Friday, June 22, 2012

Following the recipe: my summer project

I subscribe to a lot of cooking magazines. I know all about finding the best wines for under $20; I've read all about how to grill even though I live in Manhattan and will likely never own a grill; and I know all the tidbits about the best new chefs under 30. I like to look at all the perfect food pictures and I even look at the recipes. But what do I almost never do? Ironically, I almost never make anything I come across in a cooking magazine (or a cookbook for that matter, and I have plenty of those too). Growing up with a grandmother who made everything from her head, following a recipe somehow smacks of unauthentic cooking to me. I like putting "a little bit" or a "sprinkle" of this or that in my food, although trying to explain that in a recipe isn't easy.

Recently, I decided that one of my cooking experiments this summer would be to follow a recipe. Here's the first one I tried, and it was certainly worth it.

Fish Tacos with Watermelon Salsa
(from food network magazine)


  • 4 cups diced seedless watermelon
  • 1/2 small red onion, finely diced
  • 1/2 cup roughly chopped fresh cilantro
  • Juice of 2 limes, plus lime wedges for serving
  • 1 jalapeno pepper, seeded and finely diced
  • 1 tablespoon plus 2 teaspoons extra-virgin olive oil, plus more for brushing
  • Kosher salt
  • 1 pound skinless wild striped bass fillet, tilapia or cod
  • 1 teaspoon chipotle chile powder
  • 1 romaine lettuce heart, thinly sliced
  • 8 corn tortillas
  • 1 avocado, sliced


Make the watermelon salsa: Combine the watermelon, red onion, cilantro, lime juice and jalapeno in a bowl. Toss with 1 tablespoon olive oil and 1/2 teaspoon salt and set aside.

Preheat a grill to high. Sprinkle the fish on both sides with the chile powder and 1/2 teaspoon salt; drizzle both sides with the remaining 2 teaspoons olive oil. Brush the grill with olive oil, then add the fish and grill until marked and cooked through, 4 to 5 minutes per side. Transfer the fish to a plate and break into bite-size pieces.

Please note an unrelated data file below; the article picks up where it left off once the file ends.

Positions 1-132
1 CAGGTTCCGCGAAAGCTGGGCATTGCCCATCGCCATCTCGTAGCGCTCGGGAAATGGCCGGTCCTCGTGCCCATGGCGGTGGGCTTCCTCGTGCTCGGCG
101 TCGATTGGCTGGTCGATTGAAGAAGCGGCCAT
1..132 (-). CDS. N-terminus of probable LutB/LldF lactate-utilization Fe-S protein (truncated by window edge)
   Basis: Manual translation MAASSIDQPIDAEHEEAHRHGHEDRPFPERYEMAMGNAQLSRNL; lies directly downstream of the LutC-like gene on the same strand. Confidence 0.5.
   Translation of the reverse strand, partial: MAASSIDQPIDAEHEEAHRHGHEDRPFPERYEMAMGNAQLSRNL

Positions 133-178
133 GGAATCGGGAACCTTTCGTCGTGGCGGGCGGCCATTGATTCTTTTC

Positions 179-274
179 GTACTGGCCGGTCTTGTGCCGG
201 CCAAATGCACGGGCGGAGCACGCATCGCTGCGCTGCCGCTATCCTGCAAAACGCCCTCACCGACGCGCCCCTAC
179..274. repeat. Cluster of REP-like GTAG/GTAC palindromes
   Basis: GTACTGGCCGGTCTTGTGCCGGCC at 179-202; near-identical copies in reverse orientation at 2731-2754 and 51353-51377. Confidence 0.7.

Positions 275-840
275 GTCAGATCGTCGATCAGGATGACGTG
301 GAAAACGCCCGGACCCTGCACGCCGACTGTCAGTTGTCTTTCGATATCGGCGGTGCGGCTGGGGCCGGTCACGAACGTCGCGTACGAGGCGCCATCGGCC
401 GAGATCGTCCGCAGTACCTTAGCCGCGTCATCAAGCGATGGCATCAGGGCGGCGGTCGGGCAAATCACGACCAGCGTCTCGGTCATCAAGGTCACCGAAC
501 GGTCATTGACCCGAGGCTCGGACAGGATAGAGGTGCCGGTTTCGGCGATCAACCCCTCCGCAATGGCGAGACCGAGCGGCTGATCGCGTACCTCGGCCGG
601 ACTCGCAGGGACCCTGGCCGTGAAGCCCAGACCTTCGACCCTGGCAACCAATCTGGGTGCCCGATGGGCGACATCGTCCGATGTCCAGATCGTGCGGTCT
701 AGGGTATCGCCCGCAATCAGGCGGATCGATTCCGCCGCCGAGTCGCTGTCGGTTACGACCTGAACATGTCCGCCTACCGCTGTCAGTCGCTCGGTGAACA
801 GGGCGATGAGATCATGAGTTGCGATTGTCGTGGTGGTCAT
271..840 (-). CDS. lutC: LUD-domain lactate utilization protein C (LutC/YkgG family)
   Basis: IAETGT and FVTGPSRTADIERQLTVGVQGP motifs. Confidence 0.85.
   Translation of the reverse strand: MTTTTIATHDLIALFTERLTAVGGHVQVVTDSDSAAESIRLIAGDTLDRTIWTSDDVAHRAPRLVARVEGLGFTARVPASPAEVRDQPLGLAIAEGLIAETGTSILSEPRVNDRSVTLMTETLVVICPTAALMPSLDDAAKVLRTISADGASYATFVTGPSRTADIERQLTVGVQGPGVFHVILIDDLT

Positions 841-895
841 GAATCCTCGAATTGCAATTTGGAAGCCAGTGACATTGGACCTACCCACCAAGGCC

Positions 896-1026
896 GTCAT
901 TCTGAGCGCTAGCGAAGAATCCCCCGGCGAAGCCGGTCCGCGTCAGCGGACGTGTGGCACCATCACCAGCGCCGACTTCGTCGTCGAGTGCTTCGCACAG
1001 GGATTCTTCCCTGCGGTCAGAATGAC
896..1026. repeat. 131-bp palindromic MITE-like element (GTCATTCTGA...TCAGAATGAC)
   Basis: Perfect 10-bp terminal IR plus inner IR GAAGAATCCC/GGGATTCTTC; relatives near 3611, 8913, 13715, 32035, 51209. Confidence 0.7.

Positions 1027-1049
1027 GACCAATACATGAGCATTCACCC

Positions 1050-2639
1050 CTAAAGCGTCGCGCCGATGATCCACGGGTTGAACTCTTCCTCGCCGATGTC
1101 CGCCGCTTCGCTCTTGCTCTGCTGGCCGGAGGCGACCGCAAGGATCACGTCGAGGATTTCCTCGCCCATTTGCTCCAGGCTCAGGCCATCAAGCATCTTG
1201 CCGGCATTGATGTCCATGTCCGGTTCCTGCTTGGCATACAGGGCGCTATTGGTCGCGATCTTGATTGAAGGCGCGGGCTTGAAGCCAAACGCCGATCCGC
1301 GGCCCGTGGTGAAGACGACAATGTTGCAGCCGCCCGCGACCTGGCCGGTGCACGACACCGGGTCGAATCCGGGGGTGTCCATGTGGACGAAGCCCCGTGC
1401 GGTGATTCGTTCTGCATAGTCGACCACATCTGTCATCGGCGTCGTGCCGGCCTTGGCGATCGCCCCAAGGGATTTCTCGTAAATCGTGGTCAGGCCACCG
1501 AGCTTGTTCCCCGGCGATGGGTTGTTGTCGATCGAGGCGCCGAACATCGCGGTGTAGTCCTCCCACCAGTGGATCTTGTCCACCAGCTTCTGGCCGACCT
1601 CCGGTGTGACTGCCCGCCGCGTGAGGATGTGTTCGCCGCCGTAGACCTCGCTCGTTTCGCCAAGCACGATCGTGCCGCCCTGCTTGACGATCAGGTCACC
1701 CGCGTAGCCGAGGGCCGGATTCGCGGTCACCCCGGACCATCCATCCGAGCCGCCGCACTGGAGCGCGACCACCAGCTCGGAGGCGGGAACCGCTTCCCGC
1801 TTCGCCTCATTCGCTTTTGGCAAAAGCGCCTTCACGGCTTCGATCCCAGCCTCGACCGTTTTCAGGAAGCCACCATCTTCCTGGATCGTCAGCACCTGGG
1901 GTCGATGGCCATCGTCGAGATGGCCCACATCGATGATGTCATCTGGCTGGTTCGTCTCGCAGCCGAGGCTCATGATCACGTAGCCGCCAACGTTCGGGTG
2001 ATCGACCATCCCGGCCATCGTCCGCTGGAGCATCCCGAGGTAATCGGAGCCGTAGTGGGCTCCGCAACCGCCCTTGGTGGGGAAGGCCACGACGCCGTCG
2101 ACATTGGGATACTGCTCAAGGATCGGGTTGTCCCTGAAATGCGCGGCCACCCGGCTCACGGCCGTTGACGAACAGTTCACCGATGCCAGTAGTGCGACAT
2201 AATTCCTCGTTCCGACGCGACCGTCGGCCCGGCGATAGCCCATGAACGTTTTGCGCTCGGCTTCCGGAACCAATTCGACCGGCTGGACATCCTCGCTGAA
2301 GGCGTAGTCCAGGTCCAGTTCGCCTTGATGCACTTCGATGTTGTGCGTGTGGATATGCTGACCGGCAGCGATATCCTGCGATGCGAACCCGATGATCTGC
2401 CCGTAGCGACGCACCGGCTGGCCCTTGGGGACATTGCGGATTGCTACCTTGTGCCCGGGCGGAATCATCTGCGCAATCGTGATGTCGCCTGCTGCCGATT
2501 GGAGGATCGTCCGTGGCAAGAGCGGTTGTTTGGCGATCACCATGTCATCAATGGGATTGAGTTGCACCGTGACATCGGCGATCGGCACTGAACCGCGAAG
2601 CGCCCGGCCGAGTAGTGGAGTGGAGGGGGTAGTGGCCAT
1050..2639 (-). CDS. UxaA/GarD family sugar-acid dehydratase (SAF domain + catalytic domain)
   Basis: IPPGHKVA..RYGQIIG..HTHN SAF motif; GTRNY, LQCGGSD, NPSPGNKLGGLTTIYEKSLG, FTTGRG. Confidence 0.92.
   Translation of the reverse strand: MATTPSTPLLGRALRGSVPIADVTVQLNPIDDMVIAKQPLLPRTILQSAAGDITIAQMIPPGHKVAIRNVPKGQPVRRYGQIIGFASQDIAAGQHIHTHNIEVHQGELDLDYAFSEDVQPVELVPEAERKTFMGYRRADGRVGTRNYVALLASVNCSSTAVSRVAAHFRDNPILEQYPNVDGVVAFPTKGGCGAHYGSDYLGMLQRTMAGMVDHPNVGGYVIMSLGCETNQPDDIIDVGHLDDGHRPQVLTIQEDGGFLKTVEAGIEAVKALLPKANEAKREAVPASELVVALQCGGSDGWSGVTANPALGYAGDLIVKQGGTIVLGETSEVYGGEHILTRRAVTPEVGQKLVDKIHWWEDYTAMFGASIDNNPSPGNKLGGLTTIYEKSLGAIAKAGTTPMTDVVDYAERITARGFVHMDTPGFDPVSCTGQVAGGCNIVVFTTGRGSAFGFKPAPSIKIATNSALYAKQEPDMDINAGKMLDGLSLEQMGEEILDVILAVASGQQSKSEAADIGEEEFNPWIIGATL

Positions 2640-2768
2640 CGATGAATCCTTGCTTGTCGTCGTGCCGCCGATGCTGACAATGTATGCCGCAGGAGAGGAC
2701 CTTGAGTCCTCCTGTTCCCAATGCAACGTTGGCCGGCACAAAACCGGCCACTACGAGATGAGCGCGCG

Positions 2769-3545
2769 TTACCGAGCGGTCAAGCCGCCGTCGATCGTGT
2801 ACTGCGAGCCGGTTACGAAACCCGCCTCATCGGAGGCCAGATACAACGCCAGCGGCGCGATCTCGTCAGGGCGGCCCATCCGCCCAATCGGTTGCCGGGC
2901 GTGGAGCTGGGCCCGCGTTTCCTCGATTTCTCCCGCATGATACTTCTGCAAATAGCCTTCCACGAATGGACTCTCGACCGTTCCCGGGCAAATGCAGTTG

Meanwhile, toss the lettuce with 2 tablespoons of the juices from the watermelon salsa and a pinch of salt. Warm the tortillas on the grill and fill with the fish, watermelon salsa, avocado and lettuce. Serve with lime wedges.

This is something I would never have made on my own, though it is something I order a lot when out. I was afraid that the watermelon salsa would make it too sweet, but it was just perfect. I used tilapia in this recipe but will try the cod or bass next time. And there will be a next time, but only after I've followed another recipe.

My history geek moment: It is believed that watermelon originated in southern Africa, though its seeds have been found in some 12th century (that's B.C.) burial sites of the pharaohs.

Friday, June 15, 2012

Summer lemonade

Being pregnant is interesting. However, the list of things one can't eat and drink is maddening. Honestly, what did women do 50 years ago? As I try to negotiate a fine balance between being completely paranoid and enjoying my favorite food season,summer, I'm finding alternatives to the things I love to drink (think a dry summer rose) and eat. I trick myself into thinking I'm having a glass of Pinot with this little gem: homemade lemonade with a splash of seltzer, served in a wine glass, of course. This recipe comes from My change is using less sugar, a splash of seltzer and adding a bit of mint to the glass.

1 cup fresh lemon juice
1/2 cup sugar
4 cups water
Fresh mint to garnish

 Make a simple syrup of the sugar and water by heating the water and sugar together until the sugar dissolves (about 1 minute).

While the sugar is dissolving, squeeze the juice of 6 lemons for 1 cup of juice.

Combine the syrup and lemon juice and refrigerate until cold.

Serve with a splash of seltzer and mint, if you'd like, or slices of lemon.